Mole Removal

Mole Removal

Moles are small coloured spots on the skin made up of cells called melanocytes, which produce the colour (pigment) in your skin. Moles are often a brownish colour, although some may be darker or skin-coloured. They can be flat or raised, smooth or rough, and some have hair growing from them. Moles are usually circular or oval with a smooth edge.

Harmless moles
Most moles are completely harmless. However, they may be unsightly and affect your confidence. Moles can also be a nuisance, for example if they regularly catch on your clothing or you cut them while shaving. These moles can be surgically treated, although it can be expensive. If you are having a mole removed because it is a nuisance, your surgeon may just shave the mole off so that it is level with your skin. This is known as a shave excision. The wound may then be closed with heat during a process called cauterisation.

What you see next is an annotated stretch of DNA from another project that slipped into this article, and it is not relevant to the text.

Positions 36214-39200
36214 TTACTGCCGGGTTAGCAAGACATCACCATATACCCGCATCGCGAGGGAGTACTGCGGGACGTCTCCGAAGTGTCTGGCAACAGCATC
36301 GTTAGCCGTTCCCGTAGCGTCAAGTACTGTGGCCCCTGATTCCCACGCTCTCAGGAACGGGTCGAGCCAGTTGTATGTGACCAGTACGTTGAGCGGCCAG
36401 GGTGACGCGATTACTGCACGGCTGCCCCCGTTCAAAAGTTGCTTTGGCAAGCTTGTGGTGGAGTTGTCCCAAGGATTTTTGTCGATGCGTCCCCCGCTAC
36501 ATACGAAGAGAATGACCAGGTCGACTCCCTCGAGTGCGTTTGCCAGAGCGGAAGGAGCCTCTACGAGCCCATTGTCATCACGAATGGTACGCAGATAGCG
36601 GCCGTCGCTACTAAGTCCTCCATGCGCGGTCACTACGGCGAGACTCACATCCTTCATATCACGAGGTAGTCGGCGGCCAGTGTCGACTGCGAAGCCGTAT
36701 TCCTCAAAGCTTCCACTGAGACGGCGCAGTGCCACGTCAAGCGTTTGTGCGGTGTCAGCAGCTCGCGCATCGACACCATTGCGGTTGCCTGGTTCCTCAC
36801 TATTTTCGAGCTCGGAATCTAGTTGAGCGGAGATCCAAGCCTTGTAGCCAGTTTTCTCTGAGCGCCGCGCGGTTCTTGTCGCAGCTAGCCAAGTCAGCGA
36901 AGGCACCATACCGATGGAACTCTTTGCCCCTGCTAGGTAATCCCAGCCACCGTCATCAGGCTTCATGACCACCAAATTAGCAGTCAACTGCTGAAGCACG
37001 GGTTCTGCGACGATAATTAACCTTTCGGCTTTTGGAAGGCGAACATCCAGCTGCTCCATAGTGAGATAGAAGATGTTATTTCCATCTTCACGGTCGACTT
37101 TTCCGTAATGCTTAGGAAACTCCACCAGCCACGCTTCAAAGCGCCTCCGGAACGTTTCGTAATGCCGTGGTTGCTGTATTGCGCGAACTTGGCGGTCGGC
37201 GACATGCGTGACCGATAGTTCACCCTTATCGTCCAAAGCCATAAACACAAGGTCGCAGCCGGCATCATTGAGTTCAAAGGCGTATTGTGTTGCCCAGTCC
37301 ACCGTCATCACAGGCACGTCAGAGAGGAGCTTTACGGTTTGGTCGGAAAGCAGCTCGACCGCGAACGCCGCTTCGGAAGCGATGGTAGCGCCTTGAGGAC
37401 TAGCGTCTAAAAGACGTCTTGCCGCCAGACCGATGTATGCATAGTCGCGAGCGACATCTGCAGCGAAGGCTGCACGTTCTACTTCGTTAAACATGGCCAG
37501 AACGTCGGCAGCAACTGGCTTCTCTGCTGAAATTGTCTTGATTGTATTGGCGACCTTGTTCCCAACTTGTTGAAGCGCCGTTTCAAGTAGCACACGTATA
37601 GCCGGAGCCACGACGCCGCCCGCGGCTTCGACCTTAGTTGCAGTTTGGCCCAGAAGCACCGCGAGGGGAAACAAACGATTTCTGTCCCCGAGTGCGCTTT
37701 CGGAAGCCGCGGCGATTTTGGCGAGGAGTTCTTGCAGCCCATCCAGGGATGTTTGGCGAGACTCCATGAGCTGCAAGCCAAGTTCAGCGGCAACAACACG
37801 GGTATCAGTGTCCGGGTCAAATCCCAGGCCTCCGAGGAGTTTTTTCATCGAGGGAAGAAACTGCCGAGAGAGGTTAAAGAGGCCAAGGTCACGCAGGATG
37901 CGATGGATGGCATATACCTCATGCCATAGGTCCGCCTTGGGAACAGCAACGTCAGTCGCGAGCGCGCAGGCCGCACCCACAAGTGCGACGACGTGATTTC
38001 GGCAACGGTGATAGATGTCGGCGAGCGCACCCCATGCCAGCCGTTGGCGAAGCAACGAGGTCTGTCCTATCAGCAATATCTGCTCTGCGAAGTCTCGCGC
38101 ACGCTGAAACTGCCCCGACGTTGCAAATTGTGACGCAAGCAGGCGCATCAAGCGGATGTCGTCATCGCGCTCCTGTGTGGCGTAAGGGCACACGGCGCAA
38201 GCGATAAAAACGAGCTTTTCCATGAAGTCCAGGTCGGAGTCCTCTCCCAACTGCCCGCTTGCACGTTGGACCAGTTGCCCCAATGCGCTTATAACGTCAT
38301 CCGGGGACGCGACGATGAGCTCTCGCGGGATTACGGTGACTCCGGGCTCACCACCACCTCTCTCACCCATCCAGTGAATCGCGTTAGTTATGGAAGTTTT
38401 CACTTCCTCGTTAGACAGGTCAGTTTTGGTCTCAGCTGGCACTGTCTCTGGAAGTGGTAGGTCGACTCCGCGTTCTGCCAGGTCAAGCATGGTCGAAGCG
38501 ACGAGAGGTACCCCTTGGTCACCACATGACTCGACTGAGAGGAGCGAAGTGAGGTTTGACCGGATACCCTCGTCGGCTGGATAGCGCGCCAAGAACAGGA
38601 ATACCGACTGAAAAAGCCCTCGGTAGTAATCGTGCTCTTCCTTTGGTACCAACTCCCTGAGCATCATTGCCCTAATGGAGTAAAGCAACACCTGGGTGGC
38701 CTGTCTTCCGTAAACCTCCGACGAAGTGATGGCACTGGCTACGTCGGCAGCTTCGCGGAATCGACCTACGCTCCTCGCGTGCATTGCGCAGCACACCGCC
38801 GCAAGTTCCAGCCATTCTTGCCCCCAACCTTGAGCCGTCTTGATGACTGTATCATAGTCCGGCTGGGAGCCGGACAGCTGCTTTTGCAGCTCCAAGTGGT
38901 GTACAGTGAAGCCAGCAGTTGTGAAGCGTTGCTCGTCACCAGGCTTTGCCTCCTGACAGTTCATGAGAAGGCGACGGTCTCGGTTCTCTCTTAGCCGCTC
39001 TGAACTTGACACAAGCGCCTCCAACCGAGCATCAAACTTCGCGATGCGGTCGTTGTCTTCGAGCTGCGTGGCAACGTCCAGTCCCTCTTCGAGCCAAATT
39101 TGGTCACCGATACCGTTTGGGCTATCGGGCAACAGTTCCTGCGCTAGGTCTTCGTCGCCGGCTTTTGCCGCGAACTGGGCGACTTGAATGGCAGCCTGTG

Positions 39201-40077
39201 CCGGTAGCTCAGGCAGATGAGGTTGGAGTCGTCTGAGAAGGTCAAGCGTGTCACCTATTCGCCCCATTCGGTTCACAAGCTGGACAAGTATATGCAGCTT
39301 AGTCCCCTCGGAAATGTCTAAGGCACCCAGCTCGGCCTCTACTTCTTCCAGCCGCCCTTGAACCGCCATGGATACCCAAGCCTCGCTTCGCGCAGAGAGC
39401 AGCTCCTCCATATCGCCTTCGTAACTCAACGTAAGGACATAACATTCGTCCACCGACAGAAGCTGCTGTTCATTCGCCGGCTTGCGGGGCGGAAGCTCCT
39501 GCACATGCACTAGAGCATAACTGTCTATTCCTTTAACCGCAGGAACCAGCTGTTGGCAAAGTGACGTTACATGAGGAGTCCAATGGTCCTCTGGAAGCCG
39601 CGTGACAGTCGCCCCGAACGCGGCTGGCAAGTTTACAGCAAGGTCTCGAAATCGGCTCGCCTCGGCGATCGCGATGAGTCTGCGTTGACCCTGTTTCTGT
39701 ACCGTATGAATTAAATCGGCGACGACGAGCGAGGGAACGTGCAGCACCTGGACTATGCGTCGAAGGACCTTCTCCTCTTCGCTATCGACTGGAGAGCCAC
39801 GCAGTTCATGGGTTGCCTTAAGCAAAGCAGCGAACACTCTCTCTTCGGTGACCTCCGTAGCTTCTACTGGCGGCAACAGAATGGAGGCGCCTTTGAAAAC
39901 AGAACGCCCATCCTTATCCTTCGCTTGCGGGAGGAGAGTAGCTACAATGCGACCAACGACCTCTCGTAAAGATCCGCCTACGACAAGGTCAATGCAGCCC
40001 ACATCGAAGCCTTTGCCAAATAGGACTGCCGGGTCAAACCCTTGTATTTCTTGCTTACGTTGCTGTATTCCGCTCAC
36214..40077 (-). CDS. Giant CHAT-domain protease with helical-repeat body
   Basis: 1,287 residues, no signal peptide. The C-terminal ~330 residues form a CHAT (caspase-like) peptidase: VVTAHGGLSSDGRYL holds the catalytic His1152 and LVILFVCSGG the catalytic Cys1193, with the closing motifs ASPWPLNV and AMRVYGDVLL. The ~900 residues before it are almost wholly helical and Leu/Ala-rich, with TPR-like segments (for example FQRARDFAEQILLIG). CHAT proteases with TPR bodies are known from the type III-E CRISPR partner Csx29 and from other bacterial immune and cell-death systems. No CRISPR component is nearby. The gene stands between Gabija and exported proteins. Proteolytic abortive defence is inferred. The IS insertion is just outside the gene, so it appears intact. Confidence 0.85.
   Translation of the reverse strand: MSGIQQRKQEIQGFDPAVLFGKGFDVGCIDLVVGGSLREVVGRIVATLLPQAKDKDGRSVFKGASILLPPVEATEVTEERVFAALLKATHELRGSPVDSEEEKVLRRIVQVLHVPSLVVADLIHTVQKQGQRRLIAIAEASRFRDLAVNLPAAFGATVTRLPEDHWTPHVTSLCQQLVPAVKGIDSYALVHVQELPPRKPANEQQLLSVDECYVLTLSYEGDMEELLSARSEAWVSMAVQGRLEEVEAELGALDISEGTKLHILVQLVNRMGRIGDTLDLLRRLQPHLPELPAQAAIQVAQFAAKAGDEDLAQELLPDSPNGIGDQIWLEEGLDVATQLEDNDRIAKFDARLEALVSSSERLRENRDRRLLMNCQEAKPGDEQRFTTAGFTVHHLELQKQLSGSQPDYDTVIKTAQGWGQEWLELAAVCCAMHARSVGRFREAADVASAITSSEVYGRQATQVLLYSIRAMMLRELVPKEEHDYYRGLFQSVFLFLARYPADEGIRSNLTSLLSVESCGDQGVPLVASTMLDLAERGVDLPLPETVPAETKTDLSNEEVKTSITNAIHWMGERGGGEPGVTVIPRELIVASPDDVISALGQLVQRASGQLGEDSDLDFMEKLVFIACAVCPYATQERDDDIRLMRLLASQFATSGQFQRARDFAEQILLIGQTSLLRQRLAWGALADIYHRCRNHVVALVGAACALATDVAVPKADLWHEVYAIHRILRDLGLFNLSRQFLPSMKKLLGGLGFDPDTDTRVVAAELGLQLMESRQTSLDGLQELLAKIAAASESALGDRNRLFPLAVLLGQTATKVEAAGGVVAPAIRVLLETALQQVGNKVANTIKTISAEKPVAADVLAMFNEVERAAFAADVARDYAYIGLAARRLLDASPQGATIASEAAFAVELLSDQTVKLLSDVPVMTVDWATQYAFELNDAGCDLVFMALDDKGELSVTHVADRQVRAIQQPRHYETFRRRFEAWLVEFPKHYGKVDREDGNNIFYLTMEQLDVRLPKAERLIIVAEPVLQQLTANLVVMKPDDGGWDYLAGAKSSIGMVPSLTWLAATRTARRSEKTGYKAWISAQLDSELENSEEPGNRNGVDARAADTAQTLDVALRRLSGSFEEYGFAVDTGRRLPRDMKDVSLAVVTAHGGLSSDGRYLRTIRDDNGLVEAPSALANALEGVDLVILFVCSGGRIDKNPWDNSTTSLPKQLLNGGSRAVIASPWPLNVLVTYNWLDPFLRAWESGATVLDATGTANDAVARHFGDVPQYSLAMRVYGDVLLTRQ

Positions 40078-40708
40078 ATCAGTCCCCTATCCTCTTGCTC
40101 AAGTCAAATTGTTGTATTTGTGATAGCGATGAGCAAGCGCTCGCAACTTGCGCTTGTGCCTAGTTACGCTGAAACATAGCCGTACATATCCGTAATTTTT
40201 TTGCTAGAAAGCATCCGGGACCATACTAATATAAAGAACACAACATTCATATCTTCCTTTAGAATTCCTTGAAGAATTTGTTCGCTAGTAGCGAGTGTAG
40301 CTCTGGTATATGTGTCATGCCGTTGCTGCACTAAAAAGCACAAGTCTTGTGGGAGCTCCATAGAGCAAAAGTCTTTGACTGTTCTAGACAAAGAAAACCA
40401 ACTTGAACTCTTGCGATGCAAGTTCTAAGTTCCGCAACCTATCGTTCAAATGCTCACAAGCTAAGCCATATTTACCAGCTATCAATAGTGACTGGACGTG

Cancerous moles
While most moles are benign (non-cancerous), in rare cases they can develop into melanoma. Melanoma is a serious and aggressive form of skin cancer. Melanomas usually appear as a dark, fast-growing spot where there was not one before, or a pre-existing mole that changes size, shape or colour and bleeds, itches or reddens.
The main treatment for melanoma is surgery, although your treatment will depend on your circumstances. If melanoma is diagnosed and treated at an early stage then surgery is usually successful, although you may need follow-up care to prevent melanoma recurring. Read more about treating melanoma.

 


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